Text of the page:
National Science Foundation (NSF) Noyce Scholarship opportunity for future urban educators specializing in STEM

Davenport University's College of Urban Education is offering a scholarship opportunity for students pursuing a degree in any science, technology, engineering or mathematics (STEM) field including biological laboratory sciences and computer sciences, and whose goals are teaching in STEM programs within urban school districts. This scholarship enables students to complete their junior and senior years tuition free if they commit to becoming a STEM educator. STEM professionals that are interested in becoming teachers are also eligible for stipend support while they complete Davenport’s graduate certificate in urban education.

An NSF Robert Noyce Teacher Scholarship Grant was awarded to Davenport's College of Urban Education to develop K-12 STEM teachers in high-need school districts. Michigan is facing a teacher shortage and this scholarship will equip students with the skills to be highly effective STEM educators in urban schools.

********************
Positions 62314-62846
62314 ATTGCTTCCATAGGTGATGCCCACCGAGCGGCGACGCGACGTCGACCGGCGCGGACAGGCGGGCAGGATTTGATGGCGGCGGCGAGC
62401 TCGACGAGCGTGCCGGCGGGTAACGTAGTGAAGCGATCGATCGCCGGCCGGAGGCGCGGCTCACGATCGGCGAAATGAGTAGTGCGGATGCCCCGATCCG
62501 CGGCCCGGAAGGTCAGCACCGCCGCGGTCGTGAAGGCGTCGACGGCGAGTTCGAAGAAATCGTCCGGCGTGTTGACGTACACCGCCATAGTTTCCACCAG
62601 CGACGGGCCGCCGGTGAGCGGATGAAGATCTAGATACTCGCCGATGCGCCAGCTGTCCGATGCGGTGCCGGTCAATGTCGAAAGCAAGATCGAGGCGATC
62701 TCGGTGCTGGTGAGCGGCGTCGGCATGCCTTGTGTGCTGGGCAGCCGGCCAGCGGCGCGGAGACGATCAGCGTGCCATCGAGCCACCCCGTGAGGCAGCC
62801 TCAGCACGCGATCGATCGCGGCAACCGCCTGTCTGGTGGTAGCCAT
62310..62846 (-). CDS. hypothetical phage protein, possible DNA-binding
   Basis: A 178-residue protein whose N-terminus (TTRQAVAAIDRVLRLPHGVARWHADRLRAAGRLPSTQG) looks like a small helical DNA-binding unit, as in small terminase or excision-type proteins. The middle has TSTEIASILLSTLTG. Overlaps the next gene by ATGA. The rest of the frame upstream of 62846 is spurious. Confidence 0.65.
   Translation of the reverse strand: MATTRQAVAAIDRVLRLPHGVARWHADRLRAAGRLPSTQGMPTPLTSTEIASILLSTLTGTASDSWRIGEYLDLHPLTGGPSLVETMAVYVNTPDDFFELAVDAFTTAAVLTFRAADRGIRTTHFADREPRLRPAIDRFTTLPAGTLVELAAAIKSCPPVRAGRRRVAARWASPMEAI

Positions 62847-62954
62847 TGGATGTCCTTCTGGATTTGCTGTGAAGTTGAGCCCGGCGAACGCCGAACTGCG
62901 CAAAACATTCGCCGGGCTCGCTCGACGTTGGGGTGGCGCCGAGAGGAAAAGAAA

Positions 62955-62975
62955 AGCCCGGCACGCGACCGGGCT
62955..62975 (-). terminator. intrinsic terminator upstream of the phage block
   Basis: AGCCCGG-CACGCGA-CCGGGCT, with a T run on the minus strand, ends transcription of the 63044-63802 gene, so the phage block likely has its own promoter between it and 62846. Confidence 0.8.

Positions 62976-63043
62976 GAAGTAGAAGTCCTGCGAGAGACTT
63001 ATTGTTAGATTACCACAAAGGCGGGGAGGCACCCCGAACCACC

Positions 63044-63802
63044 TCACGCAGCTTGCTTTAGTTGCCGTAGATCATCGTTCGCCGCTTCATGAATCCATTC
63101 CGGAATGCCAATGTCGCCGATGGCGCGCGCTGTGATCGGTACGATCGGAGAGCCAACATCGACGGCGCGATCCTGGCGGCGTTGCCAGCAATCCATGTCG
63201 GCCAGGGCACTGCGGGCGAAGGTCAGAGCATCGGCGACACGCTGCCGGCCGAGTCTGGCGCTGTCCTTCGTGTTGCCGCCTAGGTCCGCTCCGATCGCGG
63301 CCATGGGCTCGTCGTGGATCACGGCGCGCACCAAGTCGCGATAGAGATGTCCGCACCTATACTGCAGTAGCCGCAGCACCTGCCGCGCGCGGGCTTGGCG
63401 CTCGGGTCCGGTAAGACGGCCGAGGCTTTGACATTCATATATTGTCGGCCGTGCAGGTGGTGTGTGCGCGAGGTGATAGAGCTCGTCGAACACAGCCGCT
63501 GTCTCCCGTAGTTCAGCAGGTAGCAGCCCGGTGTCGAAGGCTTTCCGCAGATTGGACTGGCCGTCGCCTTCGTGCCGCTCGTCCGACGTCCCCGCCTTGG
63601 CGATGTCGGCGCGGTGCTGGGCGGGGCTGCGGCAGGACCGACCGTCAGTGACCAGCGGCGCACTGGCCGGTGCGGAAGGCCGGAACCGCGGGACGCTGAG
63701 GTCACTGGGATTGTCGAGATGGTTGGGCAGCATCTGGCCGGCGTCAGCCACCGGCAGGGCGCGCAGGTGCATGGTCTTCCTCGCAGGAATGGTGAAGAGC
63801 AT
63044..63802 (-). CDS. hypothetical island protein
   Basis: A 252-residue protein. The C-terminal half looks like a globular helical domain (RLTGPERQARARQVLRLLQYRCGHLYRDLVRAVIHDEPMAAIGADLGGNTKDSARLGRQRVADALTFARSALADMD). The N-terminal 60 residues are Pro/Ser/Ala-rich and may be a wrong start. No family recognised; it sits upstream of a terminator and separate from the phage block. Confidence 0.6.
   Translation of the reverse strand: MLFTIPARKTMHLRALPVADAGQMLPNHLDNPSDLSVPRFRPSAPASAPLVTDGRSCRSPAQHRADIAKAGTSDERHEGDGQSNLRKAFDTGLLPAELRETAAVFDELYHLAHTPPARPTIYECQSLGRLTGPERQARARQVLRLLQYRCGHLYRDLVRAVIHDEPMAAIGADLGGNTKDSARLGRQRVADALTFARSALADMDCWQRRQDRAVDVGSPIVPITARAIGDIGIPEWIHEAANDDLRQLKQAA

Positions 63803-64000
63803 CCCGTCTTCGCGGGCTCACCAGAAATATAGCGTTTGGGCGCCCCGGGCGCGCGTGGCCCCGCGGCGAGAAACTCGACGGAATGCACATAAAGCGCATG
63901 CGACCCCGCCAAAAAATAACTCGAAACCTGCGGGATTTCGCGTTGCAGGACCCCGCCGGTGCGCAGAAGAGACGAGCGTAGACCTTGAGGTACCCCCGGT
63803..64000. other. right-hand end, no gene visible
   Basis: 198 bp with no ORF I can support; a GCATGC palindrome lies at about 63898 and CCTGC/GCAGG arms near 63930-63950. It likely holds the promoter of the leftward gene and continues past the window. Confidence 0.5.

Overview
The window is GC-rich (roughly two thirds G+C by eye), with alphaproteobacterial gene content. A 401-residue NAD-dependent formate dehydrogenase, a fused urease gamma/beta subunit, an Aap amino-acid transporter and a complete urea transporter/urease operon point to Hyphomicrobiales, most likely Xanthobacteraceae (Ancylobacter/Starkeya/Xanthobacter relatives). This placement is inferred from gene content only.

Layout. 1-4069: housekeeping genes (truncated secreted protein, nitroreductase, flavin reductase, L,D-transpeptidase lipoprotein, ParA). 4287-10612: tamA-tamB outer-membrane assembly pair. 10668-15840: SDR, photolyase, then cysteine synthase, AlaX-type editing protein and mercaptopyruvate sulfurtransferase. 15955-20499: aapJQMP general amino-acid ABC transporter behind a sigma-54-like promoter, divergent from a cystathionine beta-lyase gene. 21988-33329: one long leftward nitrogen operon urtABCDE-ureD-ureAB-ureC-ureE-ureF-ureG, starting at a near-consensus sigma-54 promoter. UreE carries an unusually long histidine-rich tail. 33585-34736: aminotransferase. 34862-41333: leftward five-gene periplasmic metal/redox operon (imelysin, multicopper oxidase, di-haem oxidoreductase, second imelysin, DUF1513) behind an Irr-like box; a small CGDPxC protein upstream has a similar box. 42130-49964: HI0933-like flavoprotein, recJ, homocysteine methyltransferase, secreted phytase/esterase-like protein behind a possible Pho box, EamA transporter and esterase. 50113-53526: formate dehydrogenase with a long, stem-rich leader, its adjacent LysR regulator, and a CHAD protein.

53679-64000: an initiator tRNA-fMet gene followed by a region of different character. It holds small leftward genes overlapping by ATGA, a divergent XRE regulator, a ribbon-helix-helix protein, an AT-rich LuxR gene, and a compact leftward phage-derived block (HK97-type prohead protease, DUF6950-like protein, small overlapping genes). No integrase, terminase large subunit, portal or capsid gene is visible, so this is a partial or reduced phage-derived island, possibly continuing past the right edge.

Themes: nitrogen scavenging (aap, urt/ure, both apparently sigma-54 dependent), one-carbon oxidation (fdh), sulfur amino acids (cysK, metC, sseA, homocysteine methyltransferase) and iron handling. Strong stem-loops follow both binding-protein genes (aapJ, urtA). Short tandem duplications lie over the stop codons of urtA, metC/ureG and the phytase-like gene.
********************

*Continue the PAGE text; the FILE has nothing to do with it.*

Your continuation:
Scholarship benefits

Eligible students selected for this scholarship will receive:

  • A  full-ride scholarship to complete their chosen bachelor’s program
  • A teaching certificate through Davenport’s one-of-a-kind Future Urban STEM Educators (FUSE) Scholar Program
  • Specialized training in STEM education teaching practices for K-12 urban schools

Application information

  • Students must apply by December 12, 2021 
  • Students interested in applying for the scholarship should reach out to Kristen Evenhouse via email at kristen.evenhouse@davenport.edu
  • Each applicant will interview for the opportunity
  • Students will be selected based on their academic performance

FUSE Scholar Program

Students chosen for this scholarship program will become FUSE Scholars. The FUSE Scholar Program grants graduates a teaching certificate through Davenport’s College of Urban Education and equips them with the skills and tools to be highly effective STEM educators in urban schools. 

This material is based upon work supported by the National Science Foundation under Grant No. 2050597. Any opinions, findings, and conclusions or recommendations expressed in this material are those of the author(s) and do not necessarily reflect the views of the National Science Foundation.